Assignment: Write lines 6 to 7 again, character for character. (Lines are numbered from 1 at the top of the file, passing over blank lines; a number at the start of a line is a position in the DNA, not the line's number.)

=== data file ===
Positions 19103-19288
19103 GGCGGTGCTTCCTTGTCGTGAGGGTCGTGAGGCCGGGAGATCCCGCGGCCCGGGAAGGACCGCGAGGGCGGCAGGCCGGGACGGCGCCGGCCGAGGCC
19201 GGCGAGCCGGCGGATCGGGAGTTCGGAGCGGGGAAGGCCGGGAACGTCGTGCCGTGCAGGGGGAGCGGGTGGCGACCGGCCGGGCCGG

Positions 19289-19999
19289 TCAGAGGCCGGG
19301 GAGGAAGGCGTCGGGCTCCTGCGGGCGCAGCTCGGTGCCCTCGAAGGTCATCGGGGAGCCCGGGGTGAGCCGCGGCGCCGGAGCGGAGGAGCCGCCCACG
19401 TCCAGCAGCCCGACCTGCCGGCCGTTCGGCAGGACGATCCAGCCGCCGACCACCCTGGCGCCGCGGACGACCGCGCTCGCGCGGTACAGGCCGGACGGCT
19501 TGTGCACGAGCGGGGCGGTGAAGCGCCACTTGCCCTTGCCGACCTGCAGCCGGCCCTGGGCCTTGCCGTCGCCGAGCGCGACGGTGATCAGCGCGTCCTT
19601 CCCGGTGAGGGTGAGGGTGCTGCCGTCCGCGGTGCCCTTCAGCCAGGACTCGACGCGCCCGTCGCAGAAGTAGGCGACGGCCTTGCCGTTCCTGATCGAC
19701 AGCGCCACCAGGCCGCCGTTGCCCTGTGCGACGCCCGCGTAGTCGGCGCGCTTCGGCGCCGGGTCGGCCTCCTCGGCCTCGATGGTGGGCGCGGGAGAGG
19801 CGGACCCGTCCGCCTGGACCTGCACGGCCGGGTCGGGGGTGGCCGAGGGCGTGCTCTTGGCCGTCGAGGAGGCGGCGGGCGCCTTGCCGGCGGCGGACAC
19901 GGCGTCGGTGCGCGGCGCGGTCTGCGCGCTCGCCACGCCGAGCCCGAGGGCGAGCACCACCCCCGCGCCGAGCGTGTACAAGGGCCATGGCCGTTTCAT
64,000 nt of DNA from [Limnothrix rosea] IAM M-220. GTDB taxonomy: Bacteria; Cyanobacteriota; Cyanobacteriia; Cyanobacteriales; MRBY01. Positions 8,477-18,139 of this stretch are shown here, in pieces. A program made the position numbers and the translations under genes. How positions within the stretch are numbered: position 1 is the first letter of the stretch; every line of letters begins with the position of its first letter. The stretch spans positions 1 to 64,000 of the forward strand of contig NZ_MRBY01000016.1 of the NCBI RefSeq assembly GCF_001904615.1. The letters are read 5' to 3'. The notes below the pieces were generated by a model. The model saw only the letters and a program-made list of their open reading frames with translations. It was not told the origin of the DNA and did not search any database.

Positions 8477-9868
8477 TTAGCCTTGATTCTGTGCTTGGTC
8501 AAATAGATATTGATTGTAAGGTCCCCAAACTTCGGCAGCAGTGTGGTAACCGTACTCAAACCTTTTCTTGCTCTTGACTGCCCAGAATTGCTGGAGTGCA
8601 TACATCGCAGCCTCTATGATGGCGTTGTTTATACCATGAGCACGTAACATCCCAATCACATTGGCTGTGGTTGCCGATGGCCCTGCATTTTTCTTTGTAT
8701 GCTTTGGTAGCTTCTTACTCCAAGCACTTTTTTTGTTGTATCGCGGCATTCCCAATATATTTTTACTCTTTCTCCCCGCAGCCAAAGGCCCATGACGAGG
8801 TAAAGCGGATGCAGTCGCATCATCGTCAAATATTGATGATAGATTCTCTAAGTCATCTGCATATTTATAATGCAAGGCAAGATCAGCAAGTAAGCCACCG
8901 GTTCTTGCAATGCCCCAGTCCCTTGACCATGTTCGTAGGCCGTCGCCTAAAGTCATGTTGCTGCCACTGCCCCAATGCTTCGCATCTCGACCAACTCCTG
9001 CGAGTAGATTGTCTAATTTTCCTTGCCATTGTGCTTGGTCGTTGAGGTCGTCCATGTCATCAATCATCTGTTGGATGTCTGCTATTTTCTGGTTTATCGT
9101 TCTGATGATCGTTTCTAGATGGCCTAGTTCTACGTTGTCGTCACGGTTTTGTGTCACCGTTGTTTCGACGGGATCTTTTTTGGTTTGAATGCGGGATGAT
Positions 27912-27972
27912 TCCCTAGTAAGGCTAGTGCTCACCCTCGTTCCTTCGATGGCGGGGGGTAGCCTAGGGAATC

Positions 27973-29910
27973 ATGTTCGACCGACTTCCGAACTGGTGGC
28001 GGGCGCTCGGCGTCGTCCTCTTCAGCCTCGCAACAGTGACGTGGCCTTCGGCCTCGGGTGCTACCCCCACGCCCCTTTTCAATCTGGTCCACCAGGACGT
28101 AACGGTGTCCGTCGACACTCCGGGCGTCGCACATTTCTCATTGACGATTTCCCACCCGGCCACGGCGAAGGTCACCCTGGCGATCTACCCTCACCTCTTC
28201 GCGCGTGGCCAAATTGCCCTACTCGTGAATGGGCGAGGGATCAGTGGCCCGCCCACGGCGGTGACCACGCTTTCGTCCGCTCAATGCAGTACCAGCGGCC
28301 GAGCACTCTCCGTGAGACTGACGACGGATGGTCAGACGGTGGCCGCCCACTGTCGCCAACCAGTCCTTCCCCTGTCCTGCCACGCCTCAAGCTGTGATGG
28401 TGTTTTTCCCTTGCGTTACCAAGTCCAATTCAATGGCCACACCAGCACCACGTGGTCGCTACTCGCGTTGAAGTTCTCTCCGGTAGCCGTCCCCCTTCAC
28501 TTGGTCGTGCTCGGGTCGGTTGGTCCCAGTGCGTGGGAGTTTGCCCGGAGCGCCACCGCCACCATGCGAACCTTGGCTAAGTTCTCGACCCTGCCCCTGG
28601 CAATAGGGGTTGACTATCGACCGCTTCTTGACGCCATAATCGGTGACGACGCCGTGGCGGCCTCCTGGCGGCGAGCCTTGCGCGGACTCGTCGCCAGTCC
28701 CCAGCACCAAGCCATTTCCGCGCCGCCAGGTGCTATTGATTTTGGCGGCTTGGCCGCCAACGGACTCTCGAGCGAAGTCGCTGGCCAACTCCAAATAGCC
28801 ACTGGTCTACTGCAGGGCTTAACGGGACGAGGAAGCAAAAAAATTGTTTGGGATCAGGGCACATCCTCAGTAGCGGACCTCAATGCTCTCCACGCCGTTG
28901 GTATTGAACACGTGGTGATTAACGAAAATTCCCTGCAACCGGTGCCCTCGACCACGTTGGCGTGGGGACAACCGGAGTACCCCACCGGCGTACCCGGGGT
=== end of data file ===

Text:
19301 GAGGAAGGCGTCGGGCTCCTGCGGGCGCAGCTCGGTGCCCTCGAAGGTCATCGGGGAGCCCGGGGTGAGCCGCGGCGCCGGAGCGGAGGAGCCGCCCACG
19401 TCCAGCAGCCCGACCTGCCGGCCGTTCGGCAGGACGATCCAGCCGCCGACCACCCTGGCGCCGCGGACGACCGCGCTCGCGCGGTACAGGCCGGACGGCT